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Center for Action and Contemplation

Trinity: Week 2 Summary and Living in the Flow Practice

Saturday, March 11, 2017

Trinity: Week 2

Summary: Sunday, March 5-Friday, March 10, 2017

People filled with the flow will always move away from any need to protect their own power. They will be drawn to the powerless, the edge, the bottom, the plain, and the simple. (Sunday)

Trinity says that God’s power is not domination, threat, or coercion, but of a totally different nature. All divine power is shared power. (Monday)

The life of faith is learning how to rest in an Ultimate Love and how to draw upon an Infinite Source. (Tuesday)

God’s mystery rests in mutuality: three persons perfectly handing over, emptying themselves out, and then fully receiving what has been handed over. (Wednesday)

“As members of the mystical body, Christians actually partake in the divine nature of the Trinity. We do not merely watch the dance, we dance the dance.” —Carl McColman (Thursday)

When you allow the flow of substantial reality through your life, you are a catholic person in the truest sense of the word, a universal person living beyond these tiny boundaries that human beings love to create. (Friday)


Practice: Living in the Flow

By being observant of your own emotional life and perhaps getting in touch with your own unconscious, you might become aware of psychological blockages to experiencing the Trinitarian dance. Try to feel, especially in your body, when you are tight, emotionally stingy, constricted, and in a withholding state—and when you are “in the flow” without any holding back or reserve. If you cannot distinguish between these two inner states in your own self, you may be able to notice them in others. There are numerous nonverbal cues most of us learn to read very early. Even children can sense the difference between cold and warm people.

The cold person lives from a place of scarcity, invariably protecting and defending what little they think they have or are. A person in the flow neither protects nor guards their inner source, vitality, or emotions—any more than necessary to maintain a needed sense of identity. You can tell when someone is in the flow, when they trust that their very life is given freely; you may see it in their smile.

The natural flow of creative and generative love is largely impossible when we are “sucking in”—when we’re stingy, petty, blaming, angry, playing the victim, or in any way offended. When we’re recounting what people did to us or what they did not do for us, we’re pulling back and sucking in. We need to notice when we’re in this constrictive state right away before it takes hold of us.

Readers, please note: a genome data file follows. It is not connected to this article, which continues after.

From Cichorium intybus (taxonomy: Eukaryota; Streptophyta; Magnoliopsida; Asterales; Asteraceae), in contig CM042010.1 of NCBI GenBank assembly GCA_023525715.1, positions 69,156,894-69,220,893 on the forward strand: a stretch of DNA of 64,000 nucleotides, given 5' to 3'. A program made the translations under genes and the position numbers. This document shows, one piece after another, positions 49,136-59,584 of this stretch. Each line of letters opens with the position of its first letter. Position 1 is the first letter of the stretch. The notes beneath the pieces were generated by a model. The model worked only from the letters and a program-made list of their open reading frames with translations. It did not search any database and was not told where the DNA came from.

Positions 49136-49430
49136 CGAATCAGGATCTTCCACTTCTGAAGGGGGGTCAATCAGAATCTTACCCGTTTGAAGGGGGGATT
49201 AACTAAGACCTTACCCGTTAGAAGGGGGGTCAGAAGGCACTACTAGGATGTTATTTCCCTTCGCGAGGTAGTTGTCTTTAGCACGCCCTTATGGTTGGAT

I believe that’s what morning contemplation is for: to bring me back in alignment with the Divine Flow so the Infinite Source can once again flow into me and through me. Great love, great suffering, and some form of contemplative practice are the usual paths that help me get my small, false self out of the way and become an open conduit for the gushing stream of abundant life that God always is and that the believer always becomes (see John 7:38).

People often ask me how long they should pray, and I say, “As long as it takes you to get to yes.” If your heart and emotions are still saying “No!” to the moment right in front of you, don’t leave your place of prayer until you find “Yes,” until the flow begins to happen and the constriction (which often feels like pettiness) begins to lose its hold on you. Then you’re abiding in a place of abundance where you know there’s more than enough of you left over, and you don’t need to be stingy, guarded, or hold on to even minor grudges. You can let love flow—to you and through you—toward all the world around you.

Gateway to Silence:
In the love of God, the peace of Christ, and the power of the Holy Spirit

Adapted from Richard Rohr, “Today Is a Time for Mercy,” December 10, 2015,

For Further Study:
Richard Rohr, The Divine Dance: Exploring the Mystery of Trinity (CAC: 2004), CD, MP3 download
Richard Rohr, The Divine Dance: The Trinity and Your Transformation (Whitaker House: 2016)

Image credit: Three Russian Dancers (detail), Edgar Degas, 1895, National Museum, Stockholm Sweden.
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